Yes, two weeks ago marked the beginning of spring and it seems we will finally have some consistently warm weather. Spring also means more of my favorite thing in Buenos Aires: loros. My first day here in the city, while walking with my host mom to the subway I saw a bright green parrot fly by and exclaimed 'Oh my goodness! We only have those in zoos at home!' Ana looked at me like I was nuts and simply said, that's a loro. Since that day I've taken it upon myself to find as many beautiful loros as possible. They occasionally hang out in packs of pigeons on sidewalks, but I'd only catch one every few weeks. When I moved into my apartment, I discovered they live in packs in some of the giant palm trees in Parque de las Heras, which is across the street from me. Finally with the warm weather, the loros have been hanging out in groups on the ground, thus distracting me on the way to the bus stop and making me late for school. (I swear there is a loro hiding in that photo).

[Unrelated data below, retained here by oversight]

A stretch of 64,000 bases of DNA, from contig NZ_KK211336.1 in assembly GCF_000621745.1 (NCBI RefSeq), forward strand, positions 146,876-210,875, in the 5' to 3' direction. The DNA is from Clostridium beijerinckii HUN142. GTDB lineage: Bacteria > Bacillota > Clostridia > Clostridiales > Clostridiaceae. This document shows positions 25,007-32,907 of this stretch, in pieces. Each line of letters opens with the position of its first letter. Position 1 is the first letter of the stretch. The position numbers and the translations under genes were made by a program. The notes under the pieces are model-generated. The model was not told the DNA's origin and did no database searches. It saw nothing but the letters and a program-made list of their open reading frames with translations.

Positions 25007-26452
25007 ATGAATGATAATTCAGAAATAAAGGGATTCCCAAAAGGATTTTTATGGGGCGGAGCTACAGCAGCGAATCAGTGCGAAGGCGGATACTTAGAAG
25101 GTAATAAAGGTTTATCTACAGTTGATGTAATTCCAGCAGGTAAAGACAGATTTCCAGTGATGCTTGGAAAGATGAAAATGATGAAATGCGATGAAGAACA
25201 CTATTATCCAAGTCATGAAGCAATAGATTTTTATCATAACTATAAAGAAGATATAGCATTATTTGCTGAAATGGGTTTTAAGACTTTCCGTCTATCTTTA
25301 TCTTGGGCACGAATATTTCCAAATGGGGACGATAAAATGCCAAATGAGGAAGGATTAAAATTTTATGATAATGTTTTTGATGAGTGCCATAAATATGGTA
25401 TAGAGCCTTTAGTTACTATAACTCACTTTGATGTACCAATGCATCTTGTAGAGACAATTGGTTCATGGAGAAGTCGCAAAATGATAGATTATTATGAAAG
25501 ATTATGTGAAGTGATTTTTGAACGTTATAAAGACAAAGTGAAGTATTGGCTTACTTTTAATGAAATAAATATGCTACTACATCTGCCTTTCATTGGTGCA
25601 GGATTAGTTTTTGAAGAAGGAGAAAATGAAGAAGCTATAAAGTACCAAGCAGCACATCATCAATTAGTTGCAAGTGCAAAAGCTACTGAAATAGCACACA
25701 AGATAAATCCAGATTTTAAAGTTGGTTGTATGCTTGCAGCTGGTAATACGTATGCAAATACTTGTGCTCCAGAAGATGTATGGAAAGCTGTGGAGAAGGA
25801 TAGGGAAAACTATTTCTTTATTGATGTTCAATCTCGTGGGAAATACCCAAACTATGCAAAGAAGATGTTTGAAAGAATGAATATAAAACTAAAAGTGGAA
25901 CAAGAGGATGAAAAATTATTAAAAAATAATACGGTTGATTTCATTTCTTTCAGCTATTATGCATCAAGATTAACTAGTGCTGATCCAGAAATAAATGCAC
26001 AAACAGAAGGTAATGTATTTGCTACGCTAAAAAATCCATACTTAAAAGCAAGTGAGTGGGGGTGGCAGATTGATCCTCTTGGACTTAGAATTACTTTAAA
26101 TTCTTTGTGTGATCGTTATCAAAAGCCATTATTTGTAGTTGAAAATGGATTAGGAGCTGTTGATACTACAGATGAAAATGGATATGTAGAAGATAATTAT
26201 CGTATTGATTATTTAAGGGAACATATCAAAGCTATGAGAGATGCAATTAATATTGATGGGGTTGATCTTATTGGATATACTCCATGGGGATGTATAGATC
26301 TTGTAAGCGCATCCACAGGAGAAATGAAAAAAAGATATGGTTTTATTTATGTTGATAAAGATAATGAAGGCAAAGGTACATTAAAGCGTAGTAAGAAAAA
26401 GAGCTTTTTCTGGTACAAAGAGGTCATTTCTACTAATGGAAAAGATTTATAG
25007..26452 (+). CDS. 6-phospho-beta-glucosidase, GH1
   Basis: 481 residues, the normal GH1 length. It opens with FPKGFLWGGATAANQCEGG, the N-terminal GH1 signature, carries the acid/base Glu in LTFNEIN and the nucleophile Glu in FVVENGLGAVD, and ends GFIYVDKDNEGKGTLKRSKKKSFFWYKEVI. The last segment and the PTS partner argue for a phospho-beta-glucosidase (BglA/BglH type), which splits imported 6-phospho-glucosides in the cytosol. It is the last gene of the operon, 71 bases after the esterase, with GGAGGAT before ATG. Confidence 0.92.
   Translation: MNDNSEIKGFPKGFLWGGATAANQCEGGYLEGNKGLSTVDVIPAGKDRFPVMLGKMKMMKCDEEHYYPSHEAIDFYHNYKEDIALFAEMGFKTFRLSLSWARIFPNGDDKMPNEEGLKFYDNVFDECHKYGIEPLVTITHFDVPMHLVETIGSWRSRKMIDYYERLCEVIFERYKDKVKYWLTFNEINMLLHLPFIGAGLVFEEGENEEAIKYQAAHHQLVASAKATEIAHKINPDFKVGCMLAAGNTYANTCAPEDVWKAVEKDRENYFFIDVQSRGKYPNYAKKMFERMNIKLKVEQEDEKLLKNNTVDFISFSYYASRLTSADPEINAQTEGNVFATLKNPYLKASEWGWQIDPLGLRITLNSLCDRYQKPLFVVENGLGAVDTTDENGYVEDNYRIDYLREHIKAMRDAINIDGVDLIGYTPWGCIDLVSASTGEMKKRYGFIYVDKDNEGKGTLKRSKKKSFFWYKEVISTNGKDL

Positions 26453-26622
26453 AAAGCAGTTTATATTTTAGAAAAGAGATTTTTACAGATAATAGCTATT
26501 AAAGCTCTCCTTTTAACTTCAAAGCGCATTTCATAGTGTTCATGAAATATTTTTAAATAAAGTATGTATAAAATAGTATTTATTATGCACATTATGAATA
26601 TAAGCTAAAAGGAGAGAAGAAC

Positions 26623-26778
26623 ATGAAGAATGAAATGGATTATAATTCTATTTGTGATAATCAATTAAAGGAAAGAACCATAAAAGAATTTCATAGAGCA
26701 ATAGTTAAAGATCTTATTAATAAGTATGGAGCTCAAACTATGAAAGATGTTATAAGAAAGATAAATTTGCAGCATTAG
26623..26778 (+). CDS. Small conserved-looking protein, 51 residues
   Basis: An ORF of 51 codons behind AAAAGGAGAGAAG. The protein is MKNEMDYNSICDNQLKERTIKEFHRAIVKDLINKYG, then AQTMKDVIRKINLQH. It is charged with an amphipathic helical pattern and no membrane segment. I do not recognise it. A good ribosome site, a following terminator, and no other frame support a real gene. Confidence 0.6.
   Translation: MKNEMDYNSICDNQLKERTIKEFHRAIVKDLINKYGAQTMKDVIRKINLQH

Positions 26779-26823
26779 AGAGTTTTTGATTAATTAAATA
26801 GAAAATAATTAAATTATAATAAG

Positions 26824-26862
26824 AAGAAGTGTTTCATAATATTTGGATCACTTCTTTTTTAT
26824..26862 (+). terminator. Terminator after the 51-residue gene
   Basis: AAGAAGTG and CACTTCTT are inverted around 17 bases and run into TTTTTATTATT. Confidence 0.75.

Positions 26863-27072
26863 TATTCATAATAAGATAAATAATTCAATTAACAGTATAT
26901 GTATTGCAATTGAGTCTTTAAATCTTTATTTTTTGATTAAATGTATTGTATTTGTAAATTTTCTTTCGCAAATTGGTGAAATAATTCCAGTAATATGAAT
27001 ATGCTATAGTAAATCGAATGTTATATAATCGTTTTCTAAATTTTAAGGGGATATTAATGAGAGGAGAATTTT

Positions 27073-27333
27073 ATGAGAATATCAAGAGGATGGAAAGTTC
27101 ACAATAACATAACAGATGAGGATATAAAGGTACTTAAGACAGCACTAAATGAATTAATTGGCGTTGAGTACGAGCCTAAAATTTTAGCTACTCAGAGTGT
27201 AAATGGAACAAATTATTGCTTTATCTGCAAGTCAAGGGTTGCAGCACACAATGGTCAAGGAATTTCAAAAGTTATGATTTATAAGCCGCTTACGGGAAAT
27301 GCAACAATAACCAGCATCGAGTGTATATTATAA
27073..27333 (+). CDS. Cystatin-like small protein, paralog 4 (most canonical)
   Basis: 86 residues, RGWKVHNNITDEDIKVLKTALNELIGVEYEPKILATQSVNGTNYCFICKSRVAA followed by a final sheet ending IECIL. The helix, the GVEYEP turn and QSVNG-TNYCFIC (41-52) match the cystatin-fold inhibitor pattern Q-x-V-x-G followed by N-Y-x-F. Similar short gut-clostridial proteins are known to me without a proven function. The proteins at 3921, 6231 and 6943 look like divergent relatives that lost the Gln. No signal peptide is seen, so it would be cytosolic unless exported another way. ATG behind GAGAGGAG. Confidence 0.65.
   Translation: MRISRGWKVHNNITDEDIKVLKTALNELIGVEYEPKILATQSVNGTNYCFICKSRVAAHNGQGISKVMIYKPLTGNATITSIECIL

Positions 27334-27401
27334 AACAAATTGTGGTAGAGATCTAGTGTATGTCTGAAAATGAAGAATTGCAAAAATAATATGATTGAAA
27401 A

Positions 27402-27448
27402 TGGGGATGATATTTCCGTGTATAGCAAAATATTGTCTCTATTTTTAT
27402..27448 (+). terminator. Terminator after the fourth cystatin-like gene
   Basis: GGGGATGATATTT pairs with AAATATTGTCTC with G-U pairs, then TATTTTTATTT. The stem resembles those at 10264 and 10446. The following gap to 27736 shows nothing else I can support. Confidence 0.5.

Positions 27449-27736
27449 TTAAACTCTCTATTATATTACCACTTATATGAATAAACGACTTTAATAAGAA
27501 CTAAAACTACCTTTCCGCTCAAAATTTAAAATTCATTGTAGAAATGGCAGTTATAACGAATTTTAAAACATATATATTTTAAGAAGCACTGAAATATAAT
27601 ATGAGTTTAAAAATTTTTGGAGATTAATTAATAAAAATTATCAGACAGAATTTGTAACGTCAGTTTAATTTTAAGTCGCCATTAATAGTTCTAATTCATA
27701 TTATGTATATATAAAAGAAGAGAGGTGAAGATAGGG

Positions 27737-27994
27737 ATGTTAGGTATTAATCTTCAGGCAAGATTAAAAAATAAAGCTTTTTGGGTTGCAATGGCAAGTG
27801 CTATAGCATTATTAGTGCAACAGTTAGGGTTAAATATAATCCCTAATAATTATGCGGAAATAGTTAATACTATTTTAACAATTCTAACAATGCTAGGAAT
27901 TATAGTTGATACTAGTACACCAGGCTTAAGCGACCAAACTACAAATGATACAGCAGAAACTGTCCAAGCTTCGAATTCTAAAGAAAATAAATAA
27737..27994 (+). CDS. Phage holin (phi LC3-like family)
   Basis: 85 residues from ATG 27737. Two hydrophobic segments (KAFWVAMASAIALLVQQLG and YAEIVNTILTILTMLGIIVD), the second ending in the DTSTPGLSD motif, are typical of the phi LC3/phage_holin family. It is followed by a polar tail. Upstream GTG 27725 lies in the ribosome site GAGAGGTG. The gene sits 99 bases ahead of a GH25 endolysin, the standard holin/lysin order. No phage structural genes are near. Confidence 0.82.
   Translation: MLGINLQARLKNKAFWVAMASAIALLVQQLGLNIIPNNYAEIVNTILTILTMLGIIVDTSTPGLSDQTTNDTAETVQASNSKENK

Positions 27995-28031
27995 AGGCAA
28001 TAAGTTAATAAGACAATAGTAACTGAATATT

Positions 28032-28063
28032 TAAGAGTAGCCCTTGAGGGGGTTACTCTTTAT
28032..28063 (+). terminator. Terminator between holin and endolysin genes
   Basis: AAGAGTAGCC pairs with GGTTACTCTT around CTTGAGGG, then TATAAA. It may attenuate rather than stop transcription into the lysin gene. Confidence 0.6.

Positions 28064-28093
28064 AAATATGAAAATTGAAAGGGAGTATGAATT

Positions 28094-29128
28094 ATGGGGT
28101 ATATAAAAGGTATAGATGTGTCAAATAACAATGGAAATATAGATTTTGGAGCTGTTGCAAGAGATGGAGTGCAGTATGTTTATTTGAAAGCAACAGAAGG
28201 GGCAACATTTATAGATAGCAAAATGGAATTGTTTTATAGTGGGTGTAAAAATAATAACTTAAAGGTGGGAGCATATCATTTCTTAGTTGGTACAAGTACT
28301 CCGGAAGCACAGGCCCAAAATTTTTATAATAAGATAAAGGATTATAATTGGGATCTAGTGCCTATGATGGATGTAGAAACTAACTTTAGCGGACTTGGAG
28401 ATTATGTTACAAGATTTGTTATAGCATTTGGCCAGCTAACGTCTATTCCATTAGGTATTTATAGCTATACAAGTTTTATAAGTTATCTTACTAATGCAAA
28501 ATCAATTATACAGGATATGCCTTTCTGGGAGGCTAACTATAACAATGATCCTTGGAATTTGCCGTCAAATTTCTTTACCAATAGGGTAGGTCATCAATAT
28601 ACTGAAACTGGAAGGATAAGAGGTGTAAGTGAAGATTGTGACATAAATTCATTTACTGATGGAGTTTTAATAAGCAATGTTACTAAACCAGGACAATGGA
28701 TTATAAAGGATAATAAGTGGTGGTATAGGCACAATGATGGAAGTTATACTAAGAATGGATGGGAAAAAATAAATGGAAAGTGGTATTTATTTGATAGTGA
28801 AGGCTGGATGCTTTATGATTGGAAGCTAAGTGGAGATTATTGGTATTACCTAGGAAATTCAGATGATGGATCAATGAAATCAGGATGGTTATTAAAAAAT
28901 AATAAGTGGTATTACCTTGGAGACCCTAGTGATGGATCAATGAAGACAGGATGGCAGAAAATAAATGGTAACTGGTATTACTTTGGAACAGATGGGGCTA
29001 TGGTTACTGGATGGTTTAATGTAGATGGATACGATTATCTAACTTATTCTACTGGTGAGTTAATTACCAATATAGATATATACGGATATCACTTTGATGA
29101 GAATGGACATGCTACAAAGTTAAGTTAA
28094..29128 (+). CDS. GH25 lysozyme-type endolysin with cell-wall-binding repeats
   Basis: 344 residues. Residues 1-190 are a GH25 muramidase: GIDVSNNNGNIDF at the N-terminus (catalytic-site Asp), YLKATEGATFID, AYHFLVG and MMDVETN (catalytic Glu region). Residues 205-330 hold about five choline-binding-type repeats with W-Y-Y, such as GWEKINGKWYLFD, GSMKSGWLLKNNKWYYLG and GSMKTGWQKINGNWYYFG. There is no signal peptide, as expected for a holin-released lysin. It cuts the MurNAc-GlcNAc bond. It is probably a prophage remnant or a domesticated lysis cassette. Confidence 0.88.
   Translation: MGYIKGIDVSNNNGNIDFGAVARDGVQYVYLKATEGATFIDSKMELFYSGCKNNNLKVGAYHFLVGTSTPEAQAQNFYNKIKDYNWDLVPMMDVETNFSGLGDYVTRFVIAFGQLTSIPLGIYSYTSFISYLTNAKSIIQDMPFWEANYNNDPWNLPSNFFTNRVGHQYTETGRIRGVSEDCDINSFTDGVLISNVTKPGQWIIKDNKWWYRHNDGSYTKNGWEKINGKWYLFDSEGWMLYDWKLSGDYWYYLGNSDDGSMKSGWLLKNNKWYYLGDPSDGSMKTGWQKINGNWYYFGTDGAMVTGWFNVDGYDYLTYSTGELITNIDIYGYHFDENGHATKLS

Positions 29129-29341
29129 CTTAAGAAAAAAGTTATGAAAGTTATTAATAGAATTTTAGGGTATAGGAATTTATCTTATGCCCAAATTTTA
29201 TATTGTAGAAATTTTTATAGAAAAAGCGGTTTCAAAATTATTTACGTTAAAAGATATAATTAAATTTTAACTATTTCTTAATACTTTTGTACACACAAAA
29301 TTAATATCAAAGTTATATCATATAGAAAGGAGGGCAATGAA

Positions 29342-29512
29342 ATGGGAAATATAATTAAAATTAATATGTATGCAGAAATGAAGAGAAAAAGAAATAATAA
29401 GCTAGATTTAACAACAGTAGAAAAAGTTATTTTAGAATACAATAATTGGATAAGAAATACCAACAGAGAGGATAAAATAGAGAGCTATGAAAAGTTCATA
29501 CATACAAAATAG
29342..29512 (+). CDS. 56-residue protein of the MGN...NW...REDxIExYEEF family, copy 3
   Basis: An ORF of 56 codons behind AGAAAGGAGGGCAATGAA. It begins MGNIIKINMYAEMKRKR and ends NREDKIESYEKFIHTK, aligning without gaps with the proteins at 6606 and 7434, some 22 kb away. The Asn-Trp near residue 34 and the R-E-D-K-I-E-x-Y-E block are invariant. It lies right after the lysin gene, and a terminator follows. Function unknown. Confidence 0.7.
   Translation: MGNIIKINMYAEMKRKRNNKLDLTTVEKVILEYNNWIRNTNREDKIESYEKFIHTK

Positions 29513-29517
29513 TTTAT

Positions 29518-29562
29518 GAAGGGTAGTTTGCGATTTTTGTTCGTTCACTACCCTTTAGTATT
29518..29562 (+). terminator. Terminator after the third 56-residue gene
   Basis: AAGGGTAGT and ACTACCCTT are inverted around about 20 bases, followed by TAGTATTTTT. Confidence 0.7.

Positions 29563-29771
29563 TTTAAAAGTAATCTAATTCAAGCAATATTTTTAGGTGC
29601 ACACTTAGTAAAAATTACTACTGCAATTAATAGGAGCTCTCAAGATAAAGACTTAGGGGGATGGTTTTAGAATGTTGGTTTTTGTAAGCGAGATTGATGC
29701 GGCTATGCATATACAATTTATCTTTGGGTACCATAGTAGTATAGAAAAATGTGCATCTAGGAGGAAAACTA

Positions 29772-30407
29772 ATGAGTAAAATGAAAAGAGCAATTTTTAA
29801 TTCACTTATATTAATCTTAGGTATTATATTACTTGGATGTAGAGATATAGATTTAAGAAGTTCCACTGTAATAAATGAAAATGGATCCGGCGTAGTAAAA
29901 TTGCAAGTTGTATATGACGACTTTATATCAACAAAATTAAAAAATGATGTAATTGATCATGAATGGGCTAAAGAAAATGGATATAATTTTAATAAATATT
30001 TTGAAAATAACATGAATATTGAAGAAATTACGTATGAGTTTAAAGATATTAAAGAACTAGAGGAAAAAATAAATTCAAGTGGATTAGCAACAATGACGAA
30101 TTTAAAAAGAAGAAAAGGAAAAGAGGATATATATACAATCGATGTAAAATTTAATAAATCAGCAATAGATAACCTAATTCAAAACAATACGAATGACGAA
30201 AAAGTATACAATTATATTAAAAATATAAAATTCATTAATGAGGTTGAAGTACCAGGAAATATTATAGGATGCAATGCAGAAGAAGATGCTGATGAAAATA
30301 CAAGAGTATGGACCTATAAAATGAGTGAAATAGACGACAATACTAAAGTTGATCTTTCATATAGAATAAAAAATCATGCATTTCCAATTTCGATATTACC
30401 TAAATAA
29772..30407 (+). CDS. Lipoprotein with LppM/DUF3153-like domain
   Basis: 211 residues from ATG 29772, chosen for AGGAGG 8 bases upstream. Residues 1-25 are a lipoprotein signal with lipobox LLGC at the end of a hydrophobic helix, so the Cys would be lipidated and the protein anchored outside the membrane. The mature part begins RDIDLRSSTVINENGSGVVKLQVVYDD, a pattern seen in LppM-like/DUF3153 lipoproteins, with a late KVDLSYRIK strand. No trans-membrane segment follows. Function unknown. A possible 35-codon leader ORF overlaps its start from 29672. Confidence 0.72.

The past few weekends have been spent in the city and last week I went to my first Argentinian soccer (futbol) game. The weather was rainy and cold, but the crazy soccer fans still did not disappoint. The whole stadium was a sea of red for the River Plate fans, with only a small blue section for the La Plata fans. Everyone sang songs and chanted the whole game, and when either team scored the fans erupted with insults and rude gestures. We all laughed when the game ended and our guide told us we had to stay put for twenty minutes. The home stadium lets the opposing fans out first so that they can get far enough away from the River fans to not get hurt. Talk about some intense fans!
This Saturday I went on a graffiti tour. A guide took us through different neighborhoods and showed us some of the city's most impressive works of art. Graffiti is technically illegal here, but its not policed and several well known and talented artists have emerged. After the financial crash of 2001, street art became a way for artists to try to cheer the public up. Even though the economy has gotten better, the artists have stuck around. Some people even pay the artists to use their home or building as a canvas. Imagine that in Boston!
One of my favorites was a guy who went around the city painting pigs with medical masks all over the city in response to the swine flu panic.